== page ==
– Welcome to the world of PENsive: from the mind and pen of Artist Damon Kardon. This is a weekly editorial cartoon satirizing the social ills of our time, especially what Damon finds most perplexing in the music/arts, social media and political industries.
About the Sketch:
– I think I saw where this all began. May 22nd, 1992 was the premiere date of The Real World on MTV. I’m sure there had been some reality shows prior to this one, but none had the reach or the popularity of The Real World. This show was MTV’s first real success in TV programming away from music videos (unfortunately) and was such a warning of things to come. I actually really liked this show and thought it represented young-adulthood fairly well.
The cast of the first Real World seemed like real people. They tackled issues that were very pertinent to my generation (AIDS, sexuality, drug and alcohol abuse) and it felt very “real.” That quickly dissolved though into a battle between bunches of fame-hungry, immature drama kings and queens. The ratings rose as we saw in-house fights, sexual harassment and racism being spewed from white-privilege and aggressive frat boys and girls. As the seasons dredged on and on, we saw less discussion and more yelling and people getting kicked out the houses. The ratings loved it. So what happens next? It becomes more scripted.
Never seen The Real World? Want to get nostalgic for a few minutes? Check out the first ten minutes of the first-ever episode.
I knew early on that the creators of this “reality” show would set up events (meant to seem natural) or replay certain scenarios that might show dynamics in behavior (if they missed those original moments). I remember wishing back then that this would not become the new form of TV programming. If you watch one season of The Real World or Big Brother, you don’t get rewarded with some great epiphany after watching more seasons. Watching those shows made me feel crappy.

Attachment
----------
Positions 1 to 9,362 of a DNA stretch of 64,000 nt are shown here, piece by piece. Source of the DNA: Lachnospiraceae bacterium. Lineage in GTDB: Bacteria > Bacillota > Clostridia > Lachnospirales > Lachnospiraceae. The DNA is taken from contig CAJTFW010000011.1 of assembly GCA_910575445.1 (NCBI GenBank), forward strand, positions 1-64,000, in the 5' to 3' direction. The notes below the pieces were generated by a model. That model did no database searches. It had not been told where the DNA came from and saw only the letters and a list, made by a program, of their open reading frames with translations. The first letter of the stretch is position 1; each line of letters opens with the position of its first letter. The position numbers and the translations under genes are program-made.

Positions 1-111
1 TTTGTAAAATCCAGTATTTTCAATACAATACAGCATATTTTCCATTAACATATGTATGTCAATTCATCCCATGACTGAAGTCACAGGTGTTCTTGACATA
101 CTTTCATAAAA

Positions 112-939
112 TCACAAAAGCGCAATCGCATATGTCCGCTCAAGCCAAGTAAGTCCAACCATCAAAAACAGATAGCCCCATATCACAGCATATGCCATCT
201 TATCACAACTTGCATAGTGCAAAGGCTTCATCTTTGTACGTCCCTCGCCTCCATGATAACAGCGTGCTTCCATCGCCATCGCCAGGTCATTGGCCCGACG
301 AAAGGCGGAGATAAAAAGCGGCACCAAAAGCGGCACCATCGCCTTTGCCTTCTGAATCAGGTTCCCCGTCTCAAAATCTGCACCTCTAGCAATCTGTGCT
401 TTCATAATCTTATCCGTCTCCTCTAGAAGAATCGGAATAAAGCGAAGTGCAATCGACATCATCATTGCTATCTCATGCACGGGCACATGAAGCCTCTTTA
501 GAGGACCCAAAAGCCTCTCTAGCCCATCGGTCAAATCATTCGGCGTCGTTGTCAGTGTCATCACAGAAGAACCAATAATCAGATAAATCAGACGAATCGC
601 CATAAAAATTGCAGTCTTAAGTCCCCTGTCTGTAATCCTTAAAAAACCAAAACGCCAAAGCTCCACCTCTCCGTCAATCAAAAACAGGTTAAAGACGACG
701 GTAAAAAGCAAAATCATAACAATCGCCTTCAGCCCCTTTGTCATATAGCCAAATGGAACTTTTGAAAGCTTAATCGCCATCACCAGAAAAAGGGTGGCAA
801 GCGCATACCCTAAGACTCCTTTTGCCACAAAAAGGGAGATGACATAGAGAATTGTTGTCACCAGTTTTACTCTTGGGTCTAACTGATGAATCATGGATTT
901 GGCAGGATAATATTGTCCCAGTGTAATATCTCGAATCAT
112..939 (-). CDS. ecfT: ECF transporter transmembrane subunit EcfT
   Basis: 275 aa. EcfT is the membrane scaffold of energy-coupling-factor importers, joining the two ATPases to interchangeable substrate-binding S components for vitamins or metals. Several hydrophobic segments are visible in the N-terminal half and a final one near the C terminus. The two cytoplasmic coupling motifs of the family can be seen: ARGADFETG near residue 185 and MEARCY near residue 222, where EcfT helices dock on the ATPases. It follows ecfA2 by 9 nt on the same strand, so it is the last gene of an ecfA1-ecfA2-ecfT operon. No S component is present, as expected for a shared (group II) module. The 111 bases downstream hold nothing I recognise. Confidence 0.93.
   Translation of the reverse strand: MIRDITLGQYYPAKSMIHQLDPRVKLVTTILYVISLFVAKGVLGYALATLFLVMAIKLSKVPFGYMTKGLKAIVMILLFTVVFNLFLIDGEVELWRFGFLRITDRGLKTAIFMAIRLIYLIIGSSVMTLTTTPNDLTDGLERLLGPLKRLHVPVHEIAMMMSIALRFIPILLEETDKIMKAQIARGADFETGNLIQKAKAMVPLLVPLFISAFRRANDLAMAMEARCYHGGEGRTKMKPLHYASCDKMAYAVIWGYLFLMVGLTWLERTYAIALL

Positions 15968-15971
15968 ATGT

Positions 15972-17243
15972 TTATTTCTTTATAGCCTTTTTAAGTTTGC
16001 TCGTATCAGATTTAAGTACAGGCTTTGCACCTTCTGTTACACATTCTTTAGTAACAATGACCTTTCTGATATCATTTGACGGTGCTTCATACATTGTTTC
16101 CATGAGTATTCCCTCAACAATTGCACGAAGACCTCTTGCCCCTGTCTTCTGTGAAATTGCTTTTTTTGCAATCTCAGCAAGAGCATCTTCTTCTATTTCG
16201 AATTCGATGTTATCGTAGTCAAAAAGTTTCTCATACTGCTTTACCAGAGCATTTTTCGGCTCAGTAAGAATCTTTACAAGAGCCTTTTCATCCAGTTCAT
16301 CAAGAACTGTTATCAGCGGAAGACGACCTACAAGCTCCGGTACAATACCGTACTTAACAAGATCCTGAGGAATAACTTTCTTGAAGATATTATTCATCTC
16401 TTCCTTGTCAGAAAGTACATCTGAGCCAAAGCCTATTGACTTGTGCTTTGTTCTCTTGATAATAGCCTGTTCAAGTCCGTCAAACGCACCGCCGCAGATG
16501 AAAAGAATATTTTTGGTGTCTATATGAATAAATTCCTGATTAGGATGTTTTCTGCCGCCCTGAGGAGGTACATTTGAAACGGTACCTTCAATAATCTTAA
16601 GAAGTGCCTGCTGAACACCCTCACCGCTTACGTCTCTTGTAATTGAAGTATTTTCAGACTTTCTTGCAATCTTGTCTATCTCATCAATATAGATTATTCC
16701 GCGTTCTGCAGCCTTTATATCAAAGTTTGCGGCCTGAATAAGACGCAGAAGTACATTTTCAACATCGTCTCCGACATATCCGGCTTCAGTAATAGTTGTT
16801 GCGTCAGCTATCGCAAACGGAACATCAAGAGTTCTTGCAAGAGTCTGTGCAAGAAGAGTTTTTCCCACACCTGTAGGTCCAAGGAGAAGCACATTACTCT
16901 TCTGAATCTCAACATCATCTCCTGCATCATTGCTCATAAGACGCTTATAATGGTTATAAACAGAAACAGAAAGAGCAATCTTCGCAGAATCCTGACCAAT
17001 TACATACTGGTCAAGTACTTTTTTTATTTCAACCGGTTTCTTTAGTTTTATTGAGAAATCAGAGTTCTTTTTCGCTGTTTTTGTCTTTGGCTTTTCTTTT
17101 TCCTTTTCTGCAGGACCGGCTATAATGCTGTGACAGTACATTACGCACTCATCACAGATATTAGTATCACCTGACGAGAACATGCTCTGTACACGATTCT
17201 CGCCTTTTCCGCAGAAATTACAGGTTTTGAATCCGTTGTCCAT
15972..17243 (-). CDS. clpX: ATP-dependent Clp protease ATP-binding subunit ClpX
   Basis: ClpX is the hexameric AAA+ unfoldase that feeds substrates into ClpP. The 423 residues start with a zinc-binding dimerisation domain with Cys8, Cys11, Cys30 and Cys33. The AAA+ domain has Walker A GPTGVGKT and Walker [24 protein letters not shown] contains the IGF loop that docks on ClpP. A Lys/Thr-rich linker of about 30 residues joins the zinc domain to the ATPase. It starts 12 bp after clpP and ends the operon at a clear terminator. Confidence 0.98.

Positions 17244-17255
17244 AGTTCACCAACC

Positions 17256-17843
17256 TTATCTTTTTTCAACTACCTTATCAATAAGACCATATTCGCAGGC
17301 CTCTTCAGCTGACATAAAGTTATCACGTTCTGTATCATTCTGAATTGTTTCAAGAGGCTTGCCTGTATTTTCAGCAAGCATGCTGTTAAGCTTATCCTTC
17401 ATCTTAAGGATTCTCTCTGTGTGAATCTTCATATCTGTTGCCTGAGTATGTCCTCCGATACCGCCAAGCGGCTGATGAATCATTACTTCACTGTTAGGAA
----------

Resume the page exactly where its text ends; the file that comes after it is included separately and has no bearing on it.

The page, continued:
I grew up with some great TV shows before then. I remember in the ‘80s, we had maybe one or two great hospital or cop shows. Now we have an entire city series (Chicago PD, FD, Hospital, Road Work, Parks and Rec, etc.) and every single character looks like an even blander version of your worst soap opera cast. Maybe it makes sense how many “reality shows” are out there now. Maybe sitcoms, dramas, and procedurals all suck now too.
Check out the full-resolution version of the PENsive #15 sketch.
My real beef with the state of reality TV shows today (especially Keeping up with the Kardashians) is it does not convey our current reality, but it is definitely trying to shape it into something ugly. Like click-bait, it wants to draw you in with some form of a dramatic event. Once it gets you watching, it is secretly marketing to you a lifestyle you can’t afford and at the same time making it seem that despicable behavior is the new norm. It’s saying “Hey, we talk shit to each other in our family every day, but we look great doing it, and we resolve our issues in 30 minutes, so nothing here is really wrong.”
Maybe I’m kicking a dead horse here anyway. The demise of reality TV might be coming soon. The demise of cable seems to be. My problem is that this sensibility and moral decay has spilled into YouTube and our current YouTube “stars.” I think YouTube is a great format because it takes the power away from these entertainment business titans who prey on your weaknesses solely for ratings and advertising. YouTube and social media place the power into your hands directly, and you can start a channel tomorrow and grow a business. The problem is we are already influenced by what we have seen before and we think we need to perpetuate a lifestyle on YouTube (and Facebook and Instagram) without flaws.
If you can tolerate the lunacy, here’s a clip of a recent episode of The Kardashians.
The Kardashians have had such an influential hold on young people with their makeup/clothing businesses and their lifestyle and their brand. You will see that for years and years as kids start their own YouTube channels and stylize their “reality” show. At the core of that family though, is their actual love and decency and grounded-ness. Is there any real-ness to them? What exactly are they famous for, and why do we keep watching them? What message are they actually sending?
If you want to feel emboldened, independent and powerful in your own skin, I can point you to plenty of better human beings to look up to. Look to a person maybe next to you, who sticks by you and supports your decisions. Maybe it’s a family member or a friend or a teacher. Maybe we should turn off “reality” TV once and for all. It is definitely not my reality; is it yours?